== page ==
By Chris Ochayi
RESIDENTS of Abuja, Nigeria’s federal capital are now asking what has become a familiar question all over again: When will the intermittent fuel scarcity and the resultant hardship end? The question is prompted by long queues witnessed at several filling station in the FCT as another round of fuel scarcity bites harder.
This was coming barely a week after residents endured over seven days of fuel scarcity following a strike action by the National Union of Petroleum and Natural Gas Workers, NUPENG and the Nigeria Labour Congress, NLC, over the privatisation of the Power Holding Company of Nigeria, PHCN When the strike was eventually called off, Abuja residents had heaved a sigh of relief believing that their ordeal was over.
So it came as a rude shock to them when long queues began to build up in many filling stations at the weekend and on Monday as motorists scrambled to buy fuel following reports that petrol had become scarce again.
It will be recalled that the same development had a week ago, brought most business activities are almost to standstill as some residents spent the nights at the filling stations in order to buy the product. And as the face-off between the Federal government and major oil marketers continued, commuters, motorists and other road users in the FCT and its environs endured a hard time.
Abundant stock of petroleum products
Many filling stations in the city refused to open for business despite of assurances coming from the Nigerian National Petroleum Corporation, NNPC, that it had abundant stock of petroleum products to last for the next forty-five days.
The development partially disrupted the movement of people for the Eid el Fitri festivity holidays as the fuel scarcity ensured that they could not travel outside the city and had to stay indoors throughout the period of the holiday.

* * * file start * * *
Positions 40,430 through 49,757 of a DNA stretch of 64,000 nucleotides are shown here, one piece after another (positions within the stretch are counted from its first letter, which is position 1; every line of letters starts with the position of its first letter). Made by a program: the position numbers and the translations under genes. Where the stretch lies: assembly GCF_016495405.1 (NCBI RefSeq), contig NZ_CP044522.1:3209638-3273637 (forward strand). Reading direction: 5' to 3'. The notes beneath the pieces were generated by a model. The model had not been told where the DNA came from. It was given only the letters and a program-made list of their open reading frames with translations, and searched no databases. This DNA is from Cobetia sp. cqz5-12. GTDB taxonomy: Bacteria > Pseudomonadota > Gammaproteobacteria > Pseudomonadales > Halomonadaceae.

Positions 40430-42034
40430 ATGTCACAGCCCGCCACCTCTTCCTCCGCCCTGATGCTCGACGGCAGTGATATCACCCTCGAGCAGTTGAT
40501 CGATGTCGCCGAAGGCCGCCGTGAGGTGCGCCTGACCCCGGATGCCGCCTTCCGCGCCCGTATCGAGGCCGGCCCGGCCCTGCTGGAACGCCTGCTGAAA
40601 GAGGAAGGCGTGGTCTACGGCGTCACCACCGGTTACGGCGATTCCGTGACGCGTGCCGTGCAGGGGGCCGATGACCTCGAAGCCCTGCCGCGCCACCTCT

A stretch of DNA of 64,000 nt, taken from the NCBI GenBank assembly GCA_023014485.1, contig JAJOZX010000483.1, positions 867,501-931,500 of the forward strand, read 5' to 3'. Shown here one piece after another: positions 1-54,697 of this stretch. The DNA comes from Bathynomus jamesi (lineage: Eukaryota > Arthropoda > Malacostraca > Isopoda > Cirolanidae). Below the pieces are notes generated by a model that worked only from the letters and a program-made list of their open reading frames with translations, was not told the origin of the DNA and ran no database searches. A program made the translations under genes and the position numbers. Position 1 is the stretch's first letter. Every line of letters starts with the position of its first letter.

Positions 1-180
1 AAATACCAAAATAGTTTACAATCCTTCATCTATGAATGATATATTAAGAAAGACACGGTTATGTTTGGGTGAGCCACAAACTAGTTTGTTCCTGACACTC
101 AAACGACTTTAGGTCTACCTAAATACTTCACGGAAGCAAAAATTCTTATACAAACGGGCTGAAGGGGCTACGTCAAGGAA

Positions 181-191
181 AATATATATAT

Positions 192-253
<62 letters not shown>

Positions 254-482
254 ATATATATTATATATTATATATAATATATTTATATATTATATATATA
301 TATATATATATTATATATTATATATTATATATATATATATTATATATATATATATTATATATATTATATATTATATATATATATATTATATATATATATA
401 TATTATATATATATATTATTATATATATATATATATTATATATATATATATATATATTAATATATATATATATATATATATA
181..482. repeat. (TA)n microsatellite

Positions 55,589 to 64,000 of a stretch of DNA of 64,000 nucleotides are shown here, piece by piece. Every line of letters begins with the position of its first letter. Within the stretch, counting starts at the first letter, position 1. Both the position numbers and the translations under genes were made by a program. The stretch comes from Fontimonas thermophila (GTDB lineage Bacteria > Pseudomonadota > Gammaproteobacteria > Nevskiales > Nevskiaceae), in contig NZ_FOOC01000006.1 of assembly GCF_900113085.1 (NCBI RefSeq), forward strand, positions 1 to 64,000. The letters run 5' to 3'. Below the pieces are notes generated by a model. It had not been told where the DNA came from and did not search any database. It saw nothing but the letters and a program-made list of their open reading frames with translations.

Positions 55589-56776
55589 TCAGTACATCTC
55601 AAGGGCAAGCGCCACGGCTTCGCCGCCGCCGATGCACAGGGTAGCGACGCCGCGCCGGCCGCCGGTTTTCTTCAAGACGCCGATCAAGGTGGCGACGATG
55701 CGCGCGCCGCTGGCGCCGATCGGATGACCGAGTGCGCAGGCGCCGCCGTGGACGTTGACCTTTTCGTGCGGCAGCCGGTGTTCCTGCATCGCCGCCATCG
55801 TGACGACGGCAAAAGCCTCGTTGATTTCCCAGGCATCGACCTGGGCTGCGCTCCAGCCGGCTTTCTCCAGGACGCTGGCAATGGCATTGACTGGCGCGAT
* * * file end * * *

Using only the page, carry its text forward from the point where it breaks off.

Before then, the last time Abuja residents experienced a similar hardship precipitated by the fuel scarcity was in 2011 following the nationwide strike triggered by the implementation of the controversial removal of the fuel subsidy.
At all the filling stations visited by Vanguard Metro, VM, it was more of tales of woe as angry motorists gave vent to their frustration at the development. For example, a commercial bus driver, who identified himself as Emeka who shuttles between Wuse and Nyanya, told VM at the African Petroleum Filling Station, Central Business district in the FCT that he had been on the queue for over three hours and wondered aloud when the ordeal would end.
The situation caused major traffic chaos around petrol stations as car owners scrambled to stay in line. Transport fares have also skyrocketed affecting movement of people and workers in the nation’s capital.
Consequently motorists were compelled to buy petrol at between N120 and N150 per litre at the black market. The situation almost got out of hand as the price of the product later skyrocketed, selling between N300 and N500 per litre as workers resumed work after the Sallah break.
The scarcity was also an opportunity to fuel marketers and dealers to make hay as they exploited the situation to cheat unsuspecting customers by adjusting their fuel pumping machine. Many of these marketers chose to sell the product at night, especially between 1.30 and 5.00 am to further maximise their exploitation of customers.
A particular filling station said to be owned by a former lawmaker at the National Assembly, was very notorious at outsmarting motorists by way of pump metre adjustments. The station allegedly sold at N130 per litre.
Vanguard Features observed that vehicles queuing for fuel at the station which is located at Lugbe, along the Umaru Musa Yar’Adua highway were few when compared with the queue in other stations, apparently because they had observed the sharp practices by the management of the station.
A black market dealer, who identified himself simply as Chubike regretted ever buying fuel from the station. Recounting his experience, Chubike stated that on the second day of the fuel scarcity, he went to buy fuel Kuje town in the Kuje Area Council of the FCT. According to him, he spent only N4, 500 to fill a 50 litre container.
“But the following day, I spent over N8, 000 to fill the same keg at that filling station. I won’t go there again because something is fundamentally wrong with their metre,.” he concluded.
Many other motorists who shared the same experience with Chubike, regretted that many Nigeria business men would always capitalised on this kind of situation to cheat on their fellow human beings.